It is important to have an insight however small into how to handle any legal issue. Because of the lack of knowledge or the limitations in our quest for knowledge, we do things which if we had knowledge, we would not have done. The Good Book says that to the quest of knowledge, there is no end. So, we must all attempt to acquire some knowledge, each day. Without doubt, knowledge is potential power.
A mother in Nakapiripirit, in North Eastern Uganda was furious with rage when she found out that her daughter of seven had been raped by the paternal uncle of fifty six. She couldn’t contain her anger, just like any mother wouldn’t.
In loving her child, she quickly prepared a bath, mixed it with herbs and gave her little girl a scrubbing of her life time. She burnt the clothes and the little girl’s under wear, just so that neither she nor her daughter would ever look at those clothes and remember that ordeal. For those who have daughters or little sisters, you can imagine how disturbing it would be if they were to be victims of rape.
However, much as her actions were emotional and purely filial, they were done in ignorance of the law. And yet, the law is very clear: ignorance of the law is no defence. The right thing she should have done is to take her little girl to the hospital, then report to the police station, hand in those clothes and underwear she burned as evidence, and let the law take its course.
It’s difficult to establish rape by a particular person when the victim has had a bath and their under wear burned. All those actions constitute throwing evidence down into a bottomless pit.
Another time, a friend who owns a shop in the city centre in Nairobi, was out of the blue besieged by police men who wanted to search his shop on suspicion that he kept stolen goods in the shop. He of course asked them the basis of their suspicion, the basis they didn’t give, except that they kept insisting that they are police men who have the right to search his shop at any time.
Of course he refused and demanded that they produce a search warrant before they carry out the search. That type of police men usually don’t like people who know their rights because it curbs their corruption tendencies. But what would happen if we all knew our rights? What if we all knew that before the police search our houses, they must produce a warrant legalizing the search? We would not be having people rotting in prison even when their cases have not been mentioned.
Most recently, a friend was arrested for taking a picture in the city. The topic of criminalizing photography is for another day, but she was lucky to have her press pass in her purse, one which she showed both to the arresting officers and at the police station where she was briefly held.
While at the station, she was convinced that she did not commit any crime. Attempts by some bad cops to extort her were futile because she knew she didn’t commit any crime.
Her knowledge of her rights to take pictures and to carry her press pass along with her, wherever she goes. saved her from the extortion which many people suffer at the hands of corrupt police men.
The power of knowing your rights
When you are aware of your rights, then your rights are protected and respected by anyone who may want to violate those rights. Most African countries and East Africa in particular has had its fair of dictatorial regimes, where gun wielding goons ruled our countries with undue regard to the rule of law. All that has changed, it is in our history. Our governments are established by the people (though this sometimes is a fallacy), and people in government are accountable to the people. We must enjoy the democracy our constitutions provide for, democracy that is founded on the notion of people power; people who are empowered with inherent rights .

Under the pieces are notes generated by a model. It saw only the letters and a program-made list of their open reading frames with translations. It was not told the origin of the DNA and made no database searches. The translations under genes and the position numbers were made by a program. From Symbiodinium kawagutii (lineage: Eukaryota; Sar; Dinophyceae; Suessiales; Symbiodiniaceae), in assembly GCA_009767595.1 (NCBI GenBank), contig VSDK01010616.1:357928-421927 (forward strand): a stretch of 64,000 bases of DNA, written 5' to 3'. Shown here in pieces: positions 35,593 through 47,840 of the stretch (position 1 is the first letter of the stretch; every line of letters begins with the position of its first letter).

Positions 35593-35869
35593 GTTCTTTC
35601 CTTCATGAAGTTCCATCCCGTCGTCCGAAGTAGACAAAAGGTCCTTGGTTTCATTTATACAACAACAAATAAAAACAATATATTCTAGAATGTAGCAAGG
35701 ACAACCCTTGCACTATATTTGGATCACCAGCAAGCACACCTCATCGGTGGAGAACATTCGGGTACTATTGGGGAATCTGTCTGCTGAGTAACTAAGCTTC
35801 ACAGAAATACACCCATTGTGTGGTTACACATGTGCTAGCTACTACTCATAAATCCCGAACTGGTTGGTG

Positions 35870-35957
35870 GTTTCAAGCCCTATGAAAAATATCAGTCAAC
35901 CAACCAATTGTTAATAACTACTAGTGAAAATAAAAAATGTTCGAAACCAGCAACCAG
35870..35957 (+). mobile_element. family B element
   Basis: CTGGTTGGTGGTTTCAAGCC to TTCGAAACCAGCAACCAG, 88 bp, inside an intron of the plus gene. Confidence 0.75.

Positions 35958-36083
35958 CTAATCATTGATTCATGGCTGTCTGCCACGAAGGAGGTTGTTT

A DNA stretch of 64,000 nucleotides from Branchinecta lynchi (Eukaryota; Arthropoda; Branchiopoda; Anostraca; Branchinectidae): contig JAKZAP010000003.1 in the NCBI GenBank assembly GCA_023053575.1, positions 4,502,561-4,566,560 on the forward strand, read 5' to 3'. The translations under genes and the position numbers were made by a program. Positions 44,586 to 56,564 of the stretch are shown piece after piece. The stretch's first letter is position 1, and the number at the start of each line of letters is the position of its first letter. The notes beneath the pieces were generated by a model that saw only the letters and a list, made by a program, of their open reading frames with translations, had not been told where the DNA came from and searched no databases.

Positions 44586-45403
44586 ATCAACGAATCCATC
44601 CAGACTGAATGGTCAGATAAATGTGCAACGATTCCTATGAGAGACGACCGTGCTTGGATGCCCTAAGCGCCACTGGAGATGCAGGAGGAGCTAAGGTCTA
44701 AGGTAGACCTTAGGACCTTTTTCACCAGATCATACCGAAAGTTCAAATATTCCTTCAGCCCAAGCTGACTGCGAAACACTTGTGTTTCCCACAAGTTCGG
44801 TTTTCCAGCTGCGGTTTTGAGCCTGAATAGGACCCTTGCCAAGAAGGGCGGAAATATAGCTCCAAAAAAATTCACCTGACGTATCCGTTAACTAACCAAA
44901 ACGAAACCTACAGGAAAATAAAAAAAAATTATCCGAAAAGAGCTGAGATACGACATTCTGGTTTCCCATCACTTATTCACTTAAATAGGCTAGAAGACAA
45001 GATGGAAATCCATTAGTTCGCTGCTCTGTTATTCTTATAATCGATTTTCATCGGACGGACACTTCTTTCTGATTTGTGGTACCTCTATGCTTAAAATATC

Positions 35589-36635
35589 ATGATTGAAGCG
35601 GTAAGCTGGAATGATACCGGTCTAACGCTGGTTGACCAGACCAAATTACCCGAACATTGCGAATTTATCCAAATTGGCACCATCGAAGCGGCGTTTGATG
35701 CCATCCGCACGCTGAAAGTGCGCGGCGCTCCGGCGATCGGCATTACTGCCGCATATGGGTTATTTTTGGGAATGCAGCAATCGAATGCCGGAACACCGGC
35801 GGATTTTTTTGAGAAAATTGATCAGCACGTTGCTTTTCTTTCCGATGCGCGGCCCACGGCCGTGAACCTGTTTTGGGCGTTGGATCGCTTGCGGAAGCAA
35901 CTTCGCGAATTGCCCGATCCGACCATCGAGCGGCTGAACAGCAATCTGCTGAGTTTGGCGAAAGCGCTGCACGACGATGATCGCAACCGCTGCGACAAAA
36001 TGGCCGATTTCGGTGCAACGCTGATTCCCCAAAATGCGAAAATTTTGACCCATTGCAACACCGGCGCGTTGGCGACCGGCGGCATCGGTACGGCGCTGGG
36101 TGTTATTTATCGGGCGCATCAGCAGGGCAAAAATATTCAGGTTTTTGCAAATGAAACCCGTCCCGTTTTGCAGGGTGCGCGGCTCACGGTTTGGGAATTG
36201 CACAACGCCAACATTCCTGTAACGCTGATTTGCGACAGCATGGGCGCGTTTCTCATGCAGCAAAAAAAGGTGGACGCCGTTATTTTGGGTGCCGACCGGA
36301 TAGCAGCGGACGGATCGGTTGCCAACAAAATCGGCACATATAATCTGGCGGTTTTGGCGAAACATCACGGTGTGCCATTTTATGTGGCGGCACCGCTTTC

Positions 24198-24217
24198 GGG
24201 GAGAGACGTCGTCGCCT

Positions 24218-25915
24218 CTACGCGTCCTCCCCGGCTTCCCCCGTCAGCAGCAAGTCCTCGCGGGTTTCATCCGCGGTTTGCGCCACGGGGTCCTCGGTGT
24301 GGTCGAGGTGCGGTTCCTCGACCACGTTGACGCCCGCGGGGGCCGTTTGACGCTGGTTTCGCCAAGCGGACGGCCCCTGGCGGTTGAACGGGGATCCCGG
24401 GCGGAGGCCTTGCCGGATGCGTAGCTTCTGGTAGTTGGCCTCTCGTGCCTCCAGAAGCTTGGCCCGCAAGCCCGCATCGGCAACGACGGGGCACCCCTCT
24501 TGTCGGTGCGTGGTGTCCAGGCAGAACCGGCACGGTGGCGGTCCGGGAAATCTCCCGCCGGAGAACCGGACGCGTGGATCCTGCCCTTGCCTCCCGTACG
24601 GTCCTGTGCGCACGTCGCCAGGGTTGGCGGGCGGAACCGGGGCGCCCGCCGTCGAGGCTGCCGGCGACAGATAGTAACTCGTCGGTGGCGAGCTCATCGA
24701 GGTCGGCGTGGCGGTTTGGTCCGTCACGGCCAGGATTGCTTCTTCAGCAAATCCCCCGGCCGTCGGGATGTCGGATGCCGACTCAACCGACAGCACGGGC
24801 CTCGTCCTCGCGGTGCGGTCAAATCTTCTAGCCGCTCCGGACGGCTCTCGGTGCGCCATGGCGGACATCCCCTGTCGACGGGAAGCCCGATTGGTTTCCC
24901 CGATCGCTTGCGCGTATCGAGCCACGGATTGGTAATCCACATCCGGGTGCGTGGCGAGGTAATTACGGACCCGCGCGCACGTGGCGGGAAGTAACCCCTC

If you are ignorant of your rights as a citizen, you rob yourself of the capacity to protect your rights and even to defend them. Whereas it should be incumbent upon everyone to do their personal reading and research about their results, it should also be appreciated that the nature of laws is complicated because of the terminology and legal jargon used in most statutes. So, if every legal practitioner took it upon themselves to break any provision down in simple terms to those around him or her, with time we can have a people who know their rights.
As a means of giving back to the community, law firms and other law-related NGOs should simplify the provisions of a given law to the local populace in the areas where they are based. This of course should be done taking into account the literacy levels in the given area. Sometimes, simplification may mean translating the law into the people’s local language.
Government agencies such as the Human Rights Commission, and the like should be vigilant when it comes to the rights of the common man. May be, their success indicators should revolve around their making sure that the public understands their rights, and also, their willingness to help citizens who want to enforce their rights.
It should be the duty of every legal practitioner to educate the people around him or her about their rights, and about simple legal procedures in given circumstances. As custodians of the law and as officers of the court, we must not look on as the justice system suffers from abuse, as the court’s time is being wasted.
So, once in a while, when you have some time, please share it with your friends on social media. If it is too much, The Deuteronomy is here: we shall deliver it to the right audience.
We must educate the public to curb on all the vices that are eating at the fabric of our society: lawlessness, injustice, corruption and ignorance. Knowledge of our rights is everything we need.
BY SAMALI BITALA
This article appears in our newsletter, The Deuteronomy Vol 6, Issue 4 of September 23rd, 2016
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